A Brief History of Color in Art
Artists invented the first pigments—a combination of soil, animal fat, burnt charcoal, and chalk—as early as 40,000 years ago, creating a basic palette of five colors: red, yellow, brown, black, and white. Since then, the history of color has been one of perpetual discovery, whether through exploration or scientific advancement. The invention of new pigments accompanied the developments of art history’s greatest movements—from the
First employed in prehistoric cave paintings, red ochre is one of the oldest pigments still in use.
Found in iron-rich soil and first employed as an artistic material (as far as we know) in
For hundreds of years, the cost of lapis lazuli rivaled even the price of gold.
Ever since the Virgin Mary in a bright blue robe, choosing the color not for its religious symbolism, but rather for its hefty price tag. Mary’s iconic hue—called ultramarine blue—comes from lapis lazuli, a gemstone that for centuries could only be found in a single mountain range in Afghanistan. This precious material achieved global popularity, adorning Egyptian funerary portraits, Iranian Qur’ans, and later the headdress in color became the French artist’s signature. Explaining the appeal of this historic hue, Klein said, “Blue has no dimensions. It is beyond dimensions.”
Turner used the experimental watercolor Indian Yellow—a fluorescent paint derived from the urine of mango-fed cows.
Few artists in history have been known for their use of yellow, though
Green pigments have been some of the most poisonous in history.
While the color green evokes nature and renewal, its pigments have been some of the most poisonous in history. In 1775, the Swedish chemist Carl Wilhelm Scheele invented a deadly hue, Scheele’s Green, a bright green pigment laced with the toxic chemical arsenic. Cheap to produce, Scheele’s Green became a sensation in the Victorian era, even though many suspected the color to be dangerous for artists and patrons alike. The French emperor Napoleon Bonaparte’s bedroom wallpaper even featured Scheele’s Green, and historians believe the pigment caused the revolutionary’s death in 1821. By the end of the 19th century, Paris Green—a similar mixture of copper and arsenic—replaced Scheele’s Green as a more durable alternative, enabling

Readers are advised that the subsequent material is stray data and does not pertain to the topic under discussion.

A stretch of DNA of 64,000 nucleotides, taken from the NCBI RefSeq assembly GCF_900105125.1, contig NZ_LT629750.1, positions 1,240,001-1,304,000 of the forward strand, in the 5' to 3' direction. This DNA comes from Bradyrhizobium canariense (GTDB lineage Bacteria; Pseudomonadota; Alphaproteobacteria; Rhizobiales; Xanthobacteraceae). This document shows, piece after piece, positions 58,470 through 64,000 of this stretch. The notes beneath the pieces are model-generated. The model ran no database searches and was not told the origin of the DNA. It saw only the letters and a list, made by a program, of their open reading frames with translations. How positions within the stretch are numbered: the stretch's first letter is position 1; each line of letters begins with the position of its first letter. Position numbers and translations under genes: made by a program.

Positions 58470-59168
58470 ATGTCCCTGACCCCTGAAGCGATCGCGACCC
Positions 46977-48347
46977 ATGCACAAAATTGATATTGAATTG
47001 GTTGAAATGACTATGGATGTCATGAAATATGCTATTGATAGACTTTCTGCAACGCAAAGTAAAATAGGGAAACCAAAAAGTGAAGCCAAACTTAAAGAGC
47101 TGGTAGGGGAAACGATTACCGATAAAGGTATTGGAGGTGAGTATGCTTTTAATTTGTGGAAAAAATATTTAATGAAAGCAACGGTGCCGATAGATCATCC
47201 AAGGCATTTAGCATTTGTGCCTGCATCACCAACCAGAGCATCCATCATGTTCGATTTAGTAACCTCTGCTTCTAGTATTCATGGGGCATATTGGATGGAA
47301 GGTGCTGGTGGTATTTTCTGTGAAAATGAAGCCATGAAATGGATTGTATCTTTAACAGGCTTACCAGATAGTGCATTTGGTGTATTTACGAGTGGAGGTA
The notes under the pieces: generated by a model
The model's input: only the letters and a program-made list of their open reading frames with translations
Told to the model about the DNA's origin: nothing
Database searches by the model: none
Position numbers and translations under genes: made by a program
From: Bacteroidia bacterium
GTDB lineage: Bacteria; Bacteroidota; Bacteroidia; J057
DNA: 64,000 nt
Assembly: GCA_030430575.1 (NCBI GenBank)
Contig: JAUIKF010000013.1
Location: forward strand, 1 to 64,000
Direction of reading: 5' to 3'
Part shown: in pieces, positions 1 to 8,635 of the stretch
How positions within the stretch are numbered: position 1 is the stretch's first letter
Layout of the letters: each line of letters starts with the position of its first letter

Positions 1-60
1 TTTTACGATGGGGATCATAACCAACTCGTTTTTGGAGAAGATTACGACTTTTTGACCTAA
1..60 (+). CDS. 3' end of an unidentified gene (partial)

The Impressionists—especially Monet—so adored the new hue that critics accused the painters of having “violettomania.”
“I have finally discovered the true color of the atmosphere,”
The darkest pigment of the Old Masters, “bone black” is produced by burning animal bones in an air-free chamber.
The darkest pigment found in
Of all the pigments that have been banned over the centuries, the color most missed by painters is likely Lead White.
Of all the pigments—Chrome Yellow, Scheele’s Green, Paris Green—that have been banned over the centuries, the color most missed by painters is likely Lead White. This hue could capture and reflect a gleam of light like no other, though its production was anything but glamorous. The 17th-century Dutch method for manufacturing the pigment involved layering cow and horse manure over lead and vinegar. After three months in a sealed room, these materials would combine to create flakes of pure white. While scientists in the late 19th century identified lead as poisonous, it wasn’t until 1978 that the United States banned the production of lead white paint. In this era,